Lotus Unveils 'Range Extender'

It's rare that a three-cylnder 1.2-litre motor gets our juices flowing here at PH Towers, but Lotus Engineering's new 'Range Extender' engine is more interesting than most.

Have no fear, sports fans, as the Range Extender is unlikely to find its way into a Lotus-badged product any time soon - Lotus Engineering's primary focus is to develop technology for other manufacturers to use.

It's been designed as an off-the-shelf engine for any production series hybrid, and could be sold to any number of car companies. Okay, so that's not particularly exciting in itself, but it's surely a rather nice potential money spinner for Lotus - and that means more development cash for proper sports cars.

The Lotus Range Extender could even find its way into a Jaguar, as it's been developed with Jaguar as part of the UK Technology Strategy Board's 'Limo-Green' scheme, a project funded by Lotus Engineering, MIRA, Caparo and Jaguar. If the new engine does end up in a series production Jag, it could be part of the company's project to make an executive saloon with a CO2 output of less than 120g/km.

What's really clever about the new engine, says Lotus, is its design: the cylinder head, block and exhaust manifold are all integrated into one casting, creating what the boffins at Hethel call a 'monoblock'. This eliminates the need for a cylinder head gasket and around 17 other separate parts. The weight of the unit is also reduced, while durability and fuel consumption are both improved.

Technical specification

1.2 litre 3-cylinder with 2 valves per cylinder, SOHC
Belt driven
Monoblock with Integrated Exhaust Manifold
All aluminium
Balance shaft (optional)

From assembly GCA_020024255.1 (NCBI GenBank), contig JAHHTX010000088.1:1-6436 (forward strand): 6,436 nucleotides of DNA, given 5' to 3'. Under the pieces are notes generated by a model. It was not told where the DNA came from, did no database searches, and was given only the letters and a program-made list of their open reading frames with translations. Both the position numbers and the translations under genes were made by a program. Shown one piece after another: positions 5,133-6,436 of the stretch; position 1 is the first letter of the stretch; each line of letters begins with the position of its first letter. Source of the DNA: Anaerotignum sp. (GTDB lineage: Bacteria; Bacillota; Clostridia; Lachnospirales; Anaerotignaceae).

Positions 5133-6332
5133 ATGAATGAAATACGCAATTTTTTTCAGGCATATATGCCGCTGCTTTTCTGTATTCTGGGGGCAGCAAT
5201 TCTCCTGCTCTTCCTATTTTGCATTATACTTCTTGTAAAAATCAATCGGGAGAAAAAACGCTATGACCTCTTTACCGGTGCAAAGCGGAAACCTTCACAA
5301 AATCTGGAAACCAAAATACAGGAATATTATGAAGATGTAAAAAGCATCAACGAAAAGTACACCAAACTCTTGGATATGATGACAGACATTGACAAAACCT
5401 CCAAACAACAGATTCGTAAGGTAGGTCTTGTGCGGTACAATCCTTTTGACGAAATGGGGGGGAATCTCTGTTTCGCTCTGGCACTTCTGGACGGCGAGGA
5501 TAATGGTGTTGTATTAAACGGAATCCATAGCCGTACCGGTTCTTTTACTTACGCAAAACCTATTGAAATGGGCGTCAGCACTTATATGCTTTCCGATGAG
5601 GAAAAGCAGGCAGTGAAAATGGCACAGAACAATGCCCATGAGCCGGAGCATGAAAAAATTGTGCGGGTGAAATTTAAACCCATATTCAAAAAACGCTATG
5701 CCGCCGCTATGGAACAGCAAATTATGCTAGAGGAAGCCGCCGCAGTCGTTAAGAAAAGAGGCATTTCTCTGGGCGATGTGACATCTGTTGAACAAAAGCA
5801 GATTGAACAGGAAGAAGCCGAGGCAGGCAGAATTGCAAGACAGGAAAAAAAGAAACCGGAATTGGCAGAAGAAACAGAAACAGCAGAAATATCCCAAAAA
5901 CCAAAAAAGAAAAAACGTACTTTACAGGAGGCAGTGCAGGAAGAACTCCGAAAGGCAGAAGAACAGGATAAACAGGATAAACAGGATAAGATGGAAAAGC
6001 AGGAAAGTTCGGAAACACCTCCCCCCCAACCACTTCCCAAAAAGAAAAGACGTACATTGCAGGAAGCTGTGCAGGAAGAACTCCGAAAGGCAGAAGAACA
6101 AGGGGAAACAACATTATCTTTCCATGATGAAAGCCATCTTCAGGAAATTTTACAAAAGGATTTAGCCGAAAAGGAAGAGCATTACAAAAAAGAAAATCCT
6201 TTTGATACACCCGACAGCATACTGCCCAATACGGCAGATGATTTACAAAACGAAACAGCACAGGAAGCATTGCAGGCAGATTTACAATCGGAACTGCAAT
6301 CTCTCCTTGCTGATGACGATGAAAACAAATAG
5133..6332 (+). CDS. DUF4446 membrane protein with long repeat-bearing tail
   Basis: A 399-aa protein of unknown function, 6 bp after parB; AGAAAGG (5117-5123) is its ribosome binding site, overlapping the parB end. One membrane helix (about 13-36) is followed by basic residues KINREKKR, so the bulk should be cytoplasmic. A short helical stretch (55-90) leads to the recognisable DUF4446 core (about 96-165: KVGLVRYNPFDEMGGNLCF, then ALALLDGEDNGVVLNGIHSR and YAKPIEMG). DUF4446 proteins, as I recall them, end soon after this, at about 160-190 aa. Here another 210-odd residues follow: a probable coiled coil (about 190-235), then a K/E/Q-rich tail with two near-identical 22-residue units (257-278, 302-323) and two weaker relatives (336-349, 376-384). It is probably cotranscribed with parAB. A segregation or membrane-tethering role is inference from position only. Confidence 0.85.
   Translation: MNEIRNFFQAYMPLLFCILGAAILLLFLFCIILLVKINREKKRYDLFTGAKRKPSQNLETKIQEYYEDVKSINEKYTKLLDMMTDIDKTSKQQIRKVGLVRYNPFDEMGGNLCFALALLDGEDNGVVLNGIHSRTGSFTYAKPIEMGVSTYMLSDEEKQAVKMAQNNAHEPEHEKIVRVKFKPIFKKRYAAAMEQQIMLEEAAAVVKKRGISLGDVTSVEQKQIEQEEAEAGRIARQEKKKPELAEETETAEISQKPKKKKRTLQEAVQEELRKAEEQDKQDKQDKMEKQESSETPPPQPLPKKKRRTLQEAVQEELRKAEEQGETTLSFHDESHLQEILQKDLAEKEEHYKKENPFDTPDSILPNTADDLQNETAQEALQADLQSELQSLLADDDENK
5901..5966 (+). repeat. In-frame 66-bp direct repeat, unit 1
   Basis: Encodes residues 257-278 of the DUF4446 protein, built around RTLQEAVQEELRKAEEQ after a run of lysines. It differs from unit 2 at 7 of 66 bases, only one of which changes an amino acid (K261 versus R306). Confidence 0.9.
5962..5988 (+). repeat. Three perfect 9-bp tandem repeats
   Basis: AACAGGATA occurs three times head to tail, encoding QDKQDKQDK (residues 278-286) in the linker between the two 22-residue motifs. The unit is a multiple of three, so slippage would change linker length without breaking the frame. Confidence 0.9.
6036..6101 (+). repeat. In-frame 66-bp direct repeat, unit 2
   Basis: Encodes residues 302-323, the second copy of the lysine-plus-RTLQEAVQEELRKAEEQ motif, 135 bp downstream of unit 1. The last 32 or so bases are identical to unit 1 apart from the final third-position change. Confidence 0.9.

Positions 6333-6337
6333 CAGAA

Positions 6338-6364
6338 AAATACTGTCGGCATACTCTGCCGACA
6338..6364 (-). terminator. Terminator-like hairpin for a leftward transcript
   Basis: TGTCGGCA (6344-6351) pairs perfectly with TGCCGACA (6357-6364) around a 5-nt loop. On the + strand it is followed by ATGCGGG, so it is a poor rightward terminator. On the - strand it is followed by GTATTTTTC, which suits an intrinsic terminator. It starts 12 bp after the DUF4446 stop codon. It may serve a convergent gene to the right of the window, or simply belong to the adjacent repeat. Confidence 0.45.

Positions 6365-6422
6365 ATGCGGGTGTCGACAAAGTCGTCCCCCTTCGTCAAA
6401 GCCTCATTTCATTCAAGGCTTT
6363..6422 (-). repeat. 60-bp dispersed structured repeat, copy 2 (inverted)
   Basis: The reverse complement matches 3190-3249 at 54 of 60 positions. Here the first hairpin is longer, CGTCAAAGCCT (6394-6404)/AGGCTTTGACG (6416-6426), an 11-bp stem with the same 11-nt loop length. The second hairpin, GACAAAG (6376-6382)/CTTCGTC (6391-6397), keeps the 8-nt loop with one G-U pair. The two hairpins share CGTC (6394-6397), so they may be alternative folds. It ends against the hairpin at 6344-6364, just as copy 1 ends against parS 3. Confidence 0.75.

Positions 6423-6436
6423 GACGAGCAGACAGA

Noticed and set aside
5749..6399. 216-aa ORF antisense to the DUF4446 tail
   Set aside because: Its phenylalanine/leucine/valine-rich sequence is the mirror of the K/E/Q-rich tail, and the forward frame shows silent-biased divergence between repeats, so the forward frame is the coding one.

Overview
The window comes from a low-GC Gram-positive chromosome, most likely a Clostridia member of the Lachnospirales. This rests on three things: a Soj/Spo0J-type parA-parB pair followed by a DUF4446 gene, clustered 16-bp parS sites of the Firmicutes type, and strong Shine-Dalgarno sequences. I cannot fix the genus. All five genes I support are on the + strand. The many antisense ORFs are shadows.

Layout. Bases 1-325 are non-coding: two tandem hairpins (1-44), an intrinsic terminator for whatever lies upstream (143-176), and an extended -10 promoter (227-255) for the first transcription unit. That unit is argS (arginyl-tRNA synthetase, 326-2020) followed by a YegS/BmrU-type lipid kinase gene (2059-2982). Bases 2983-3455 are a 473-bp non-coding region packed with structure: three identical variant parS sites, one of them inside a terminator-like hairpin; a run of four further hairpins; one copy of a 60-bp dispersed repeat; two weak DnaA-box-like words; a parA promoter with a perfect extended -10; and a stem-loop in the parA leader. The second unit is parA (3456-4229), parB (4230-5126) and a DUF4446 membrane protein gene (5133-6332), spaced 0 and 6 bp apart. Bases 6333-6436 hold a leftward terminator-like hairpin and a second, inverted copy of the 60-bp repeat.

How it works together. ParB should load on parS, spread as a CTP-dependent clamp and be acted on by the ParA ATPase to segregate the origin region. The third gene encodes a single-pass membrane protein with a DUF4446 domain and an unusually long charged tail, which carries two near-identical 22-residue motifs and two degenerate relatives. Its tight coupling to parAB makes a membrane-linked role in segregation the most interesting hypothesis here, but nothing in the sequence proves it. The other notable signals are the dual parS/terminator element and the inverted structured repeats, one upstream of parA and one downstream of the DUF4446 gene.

Direct-coupled generator
Bore and Stroke: 75.0 mm x 90.0 mm
Compression ratio: 10:1
Maximum power: 35 kW (47 bhp) at 3500 rpm via integrated electrical generator
Peak torque: 107 Nm at 2500 rpm
Maximum BMEP: 11.2 bar
Maximum Engine Speed: 3500 rpm
Fuel System: Port fuel injection, Lotus EMS
Fuel: 95 RON ULG / ethanol / methanol
Dry weight:56 kg

Comments (138) Join the discussion on the forum

  • stuart-b 08 Sep 2009

    The idea seems good, but power and RPM seem rather limited? How come it only revs to 3,500 rpm?? Surely this will make it pretty tiring to drive? As max power is max RPM.

    Not sure what car over 500kg, could make use of this?

  • kambites 08 Sep 2009

    I assume that "max rpm" is the motor RPM not the engine. Electric motors (1) are so quiet that you wont be able to hear it anyway and (2) always generate peak power at maximum speed because they have constant torque.

    It does seem to be rather a low power figure though. Maybe the idea is that they can have one on each wheel? hehe

    Edited by kambites on Tuesday 8th September 11:12

  • bosscerbera 08 Sep 2009

    Monoblocks are not a Lotus innovation.

    Looks interesting though. smile

  • Don 08 Sep 2009

    It's probably intended as a "generator".

  • theJT 08 Sep 2009

    It does sound a little weak. Especially when compared to the 160ish bhp that BMW are quoting for their 1.5 litre 3 cylinder job in that 'efficient dynamics' thing that was on here last week. I know this is probably tuned far more for economy than power, but 47 bhp just doesn't sound like a useful ammount when you think of all the heavy safty kit we have to haul around on cars these days.

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